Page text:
The court adds the following guidance to the AUSA in its investigation and development of a report to the court. The defendants have not made an adequate showing to justify the release of the identity of confidential informants. United States v. Jiles, 658 F.2d 194, 197 (3d Cir. 1981), cert. denied, 455 U.S. 923, 71 L. Ed. 2d 465, 102 S. Ct. 1282 (1982). For the purposes of this motion, the court finds that the defendants have not shown that the informant's identities are essential to a fair determination of a cause. Roviaro v. United States, 353 U.S. 53, 60, 1 L. Ed. 2d 639, 77 S. Ct. 623 (1957). The ultimate determination of the viability of the defendants' duress and entrapment defense will be made at trial. See United States v. Ciambrone, 601 F.2d 616, 626 (2d Cir. 1979); United States v. Glaeser, 550 F.2d 483, 487 (9th Cir. 1977). In the meantime, this court will not disturb the government's confidential informant privilege, Roviaro, 353 U.S. at 59, on the basis of highly speculative assertions that the confidential informants possess exculpatory material not already in the record. Jiles, 658 F.2d at 198-99. In the event that the government calls a confidential informant as a witness, information pertinent to veracity must be made available at or shortly before appearance at trial. United States v. Higgs, 713 F.2d 39, 44 (3d Cir. 1983), cert. denied, 464 U.S. 1048, 104 S. Ct. 725, 79 L. Ed. 2d 185 (1984); see also United States v. Dansker, 565 F.2d 1262, 1264 (3d Cir. 1977), cert. dismissed, 434 U.S. 1052, 98 S. Ct. 905, 54 L. Ed. 2d 805 (1978)(where the credibility of a key witness was placed in question by written affidavits, an evidentiary hearing should be conducted to determine if Brady material was being withheld).
The court also notes that defendants have called to the court's attention certain occurrences in the case of United States v. Canterine, No. 87-57 (S.D.N.Y.), which defendants assert have an impact on this case. Supplemental Affidavit In Support of Motion to Compel at 4-5 and Exhibit R (July 10, 1987). Defendants allege that agents in the Canterine case who withheld Brady information from the defense are also involved in the Vastola investigation. The AUSA is ordered to investigate this allegation and file a separate ex parte report with the court, identifying these agents and describing the roles, if any, of these agents in the Vastola investigation. Such report should be filed within 15 days of the attached order.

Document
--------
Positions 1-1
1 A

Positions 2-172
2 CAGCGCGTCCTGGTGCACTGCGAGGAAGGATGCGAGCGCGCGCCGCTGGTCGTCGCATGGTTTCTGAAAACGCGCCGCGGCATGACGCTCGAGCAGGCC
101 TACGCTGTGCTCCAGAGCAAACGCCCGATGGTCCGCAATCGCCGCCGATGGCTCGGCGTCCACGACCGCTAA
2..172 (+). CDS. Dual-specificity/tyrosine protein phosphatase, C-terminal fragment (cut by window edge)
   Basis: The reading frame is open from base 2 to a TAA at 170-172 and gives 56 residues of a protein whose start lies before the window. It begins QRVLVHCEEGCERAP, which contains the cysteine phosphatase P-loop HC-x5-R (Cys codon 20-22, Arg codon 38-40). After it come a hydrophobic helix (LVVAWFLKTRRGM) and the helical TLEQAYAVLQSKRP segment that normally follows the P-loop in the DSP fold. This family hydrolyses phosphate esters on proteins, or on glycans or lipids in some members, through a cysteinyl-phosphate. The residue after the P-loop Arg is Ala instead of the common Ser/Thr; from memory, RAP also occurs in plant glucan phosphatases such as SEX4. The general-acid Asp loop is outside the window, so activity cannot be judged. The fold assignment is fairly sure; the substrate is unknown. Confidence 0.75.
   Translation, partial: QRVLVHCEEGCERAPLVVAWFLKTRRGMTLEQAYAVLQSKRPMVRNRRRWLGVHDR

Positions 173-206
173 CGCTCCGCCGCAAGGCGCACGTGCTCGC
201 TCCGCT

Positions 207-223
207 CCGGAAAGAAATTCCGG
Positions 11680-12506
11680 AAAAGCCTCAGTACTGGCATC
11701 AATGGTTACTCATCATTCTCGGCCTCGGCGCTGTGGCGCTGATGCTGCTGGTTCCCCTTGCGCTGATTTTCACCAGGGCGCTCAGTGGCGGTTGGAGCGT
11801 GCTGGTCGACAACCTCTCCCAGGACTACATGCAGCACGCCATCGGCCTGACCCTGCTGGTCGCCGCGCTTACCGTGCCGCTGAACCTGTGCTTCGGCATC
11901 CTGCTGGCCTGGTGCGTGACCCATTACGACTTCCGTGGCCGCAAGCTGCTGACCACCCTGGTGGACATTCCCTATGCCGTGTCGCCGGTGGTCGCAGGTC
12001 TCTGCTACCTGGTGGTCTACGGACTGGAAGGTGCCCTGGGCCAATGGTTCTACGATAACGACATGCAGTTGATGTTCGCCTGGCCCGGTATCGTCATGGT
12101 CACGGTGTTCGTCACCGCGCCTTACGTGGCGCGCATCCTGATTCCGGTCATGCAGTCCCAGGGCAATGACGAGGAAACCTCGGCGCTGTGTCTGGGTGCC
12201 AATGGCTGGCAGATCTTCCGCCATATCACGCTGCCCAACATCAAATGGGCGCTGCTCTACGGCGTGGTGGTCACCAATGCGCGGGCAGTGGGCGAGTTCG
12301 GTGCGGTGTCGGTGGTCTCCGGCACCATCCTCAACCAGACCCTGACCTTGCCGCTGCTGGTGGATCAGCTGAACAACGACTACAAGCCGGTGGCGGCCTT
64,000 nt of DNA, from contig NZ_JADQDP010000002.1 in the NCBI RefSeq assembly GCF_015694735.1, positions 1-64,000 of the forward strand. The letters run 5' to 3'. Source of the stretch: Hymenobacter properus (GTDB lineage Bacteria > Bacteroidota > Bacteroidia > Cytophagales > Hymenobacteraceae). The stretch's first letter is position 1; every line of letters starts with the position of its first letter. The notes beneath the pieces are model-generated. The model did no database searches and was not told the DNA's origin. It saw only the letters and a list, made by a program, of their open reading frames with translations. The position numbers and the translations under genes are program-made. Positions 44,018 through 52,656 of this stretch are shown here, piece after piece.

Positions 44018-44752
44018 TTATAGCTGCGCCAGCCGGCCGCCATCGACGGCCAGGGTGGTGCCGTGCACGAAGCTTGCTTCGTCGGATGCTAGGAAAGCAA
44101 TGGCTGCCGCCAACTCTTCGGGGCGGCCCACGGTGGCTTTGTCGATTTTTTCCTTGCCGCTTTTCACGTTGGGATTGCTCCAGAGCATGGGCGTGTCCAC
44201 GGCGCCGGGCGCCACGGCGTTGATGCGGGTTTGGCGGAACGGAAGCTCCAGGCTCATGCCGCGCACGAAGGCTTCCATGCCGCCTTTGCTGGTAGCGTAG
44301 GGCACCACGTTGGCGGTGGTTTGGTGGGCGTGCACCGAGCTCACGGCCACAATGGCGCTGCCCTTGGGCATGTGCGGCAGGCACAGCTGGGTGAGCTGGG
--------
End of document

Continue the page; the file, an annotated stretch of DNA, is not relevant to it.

In conclusion, defendants' motion to compel is denied, and the government is ordered to review the above described material and file the requested reports.
B. Defendants' Joint Motion For Pretrial Proffer Of A Single Conspiracy
Defendants seek an order requiring the government to make a pretrial proffer that one RICO conspiracy (and not multiple RICO conspiracies) is charged in the indictment. The government opposes this request, relying on the proposition that the good faith allegation of a single conspiracy in the indictment allows the government the opportunity to proceed to trial on that charge. Somers, 496 F.2d at 729-30; see also Maker, 751 F.2d at 626; United States v. Gallagher, II, 602 F.2d 1139, 1142 (3d Cir. 1979), cert. denied, 444 U.S. 1043, 100 S. Ct. 729, 62 L. Ed. 2d 728 (1980) (citation omitted)("The sufficiency of an indictment 'may not be properly challenged by a pretrial motion on the ground that it is not supported by adequate evidence.'"). District courts have specifically applied this principle to RICO conspiracy indictments. Persico, 621 F. Supp. at 857; Boffa, 513 F. Supp. at 473. However, as the defense points out, some courts have undertaken pretrial scrutiny of the indictment either to assist the court in controlling the case or to prevent the prejudicial effect of misjoinder of a RICO conspiracy count. See Castellano, 610 F. Supp. at 1397 ("Limited [pretrial] review enables a court to protect persons from the enormous burdens and risks of a major trial, without significantly or improperly limiting the government's right to prosecute."); United States v. Gallo, No. 86-452 (Tr. 27)("I can't rule on these things without, . . . getting an analysis of what your theory is, what you plan to prove and what you're going to use to prove it."). But see United States v. Donsky, 825 F.2d 746, 752 (3d Cir. 1987)(footnote omitted)("We do not, however, believe that the district court's decision in this case, which required proof delineating what the government intended to prove at trial as to each of the various defendants, was proper."). The court is sensitive to the concerns that fueled the pretrial scrutiny of the indictment in the above noted cases. However, the court finds that a pretrial proffer or hearing would be premature. In the event that the government's case is insufficient as to the proper allegations and proof of a single RICO conspiracy or involvement of a particular defendant, the court will entertain appropriate motions at the conclusion of the government's case. Defendants' motion is denied.
C. Defendants' Joint Motion for a James Hearing
Defendants also seek a James hearing in order to ascertain if statements of co-conspirators (Fed. R. Evid. 801(d)(2)(E)) are admissible.
A co-conspirator statement may be admitted under Fed. R. Evid. 801(d)(2)(E) if it meets three conditions: (1) there must be independent evidence establishing the existence of the conspiracy and connecting the declarant and defendant to it; (2) the statement must have been made in furtherance of the conspiracy; and (3) it must have been made in the course of the conspiracy.